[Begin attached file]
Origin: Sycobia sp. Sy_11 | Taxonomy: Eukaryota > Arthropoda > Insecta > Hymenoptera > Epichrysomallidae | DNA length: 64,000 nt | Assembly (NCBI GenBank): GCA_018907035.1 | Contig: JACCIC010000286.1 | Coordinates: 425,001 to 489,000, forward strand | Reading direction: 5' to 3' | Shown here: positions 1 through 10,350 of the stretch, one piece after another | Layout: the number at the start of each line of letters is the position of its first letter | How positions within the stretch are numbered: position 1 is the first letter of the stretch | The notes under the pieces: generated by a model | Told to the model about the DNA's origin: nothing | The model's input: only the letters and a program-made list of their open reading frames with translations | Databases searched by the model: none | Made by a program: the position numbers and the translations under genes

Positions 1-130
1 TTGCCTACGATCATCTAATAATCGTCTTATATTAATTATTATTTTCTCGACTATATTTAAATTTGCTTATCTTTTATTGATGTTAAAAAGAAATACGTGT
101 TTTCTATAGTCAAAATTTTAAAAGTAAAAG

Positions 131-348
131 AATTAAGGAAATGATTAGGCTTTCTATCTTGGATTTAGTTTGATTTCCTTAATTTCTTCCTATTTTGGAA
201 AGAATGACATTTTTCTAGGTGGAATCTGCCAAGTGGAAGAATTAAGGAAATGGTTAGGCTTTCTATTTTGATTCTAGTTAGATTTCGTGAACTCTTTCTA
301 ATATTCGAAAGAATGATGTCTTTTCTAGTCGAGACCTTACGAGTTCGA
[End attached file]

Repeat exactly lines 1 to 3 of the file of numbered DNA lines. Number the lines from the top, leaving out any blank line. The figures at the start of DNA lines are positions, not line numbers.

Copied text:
Origin: Sycobia sp. Sy_11 | Taxonomy: Eukaryota > Arthropoda > Insecta > Hymenoptera > Epichrysomallidae | DNA length: 64,000 nt | Assembly (NCBI GenBank): GCA_018907035.1 | Contig: JACCIC010000286.1 | Coordinates: 425,001 to 489,000, forward strand | Reading direction: 5' to 3' | Shown here: positions 1 through 10,350 of the stretch, one piece after another | Layout: the number at the start of each line of letters is the position of its first letter | How positions within the stretch are numbered: position 1 is the first letter of the stretch | The notes under the pieces: generated by a model | Told to the model about the DNA's origin: nothing | The model's input: only the letters and a program-made list of their open reading frames with translations | Databases searched by the model: none | Made by a program: the position numbers and the translations under genes

Positions 1-130
1 TTGCCTACGATCATCTAATAATCGTCTTATATTAATTATTATTTTCTCGACTATATTTAAATTTGCTTATCTTTTATTGATGTTAAAAAGAAATACGTGT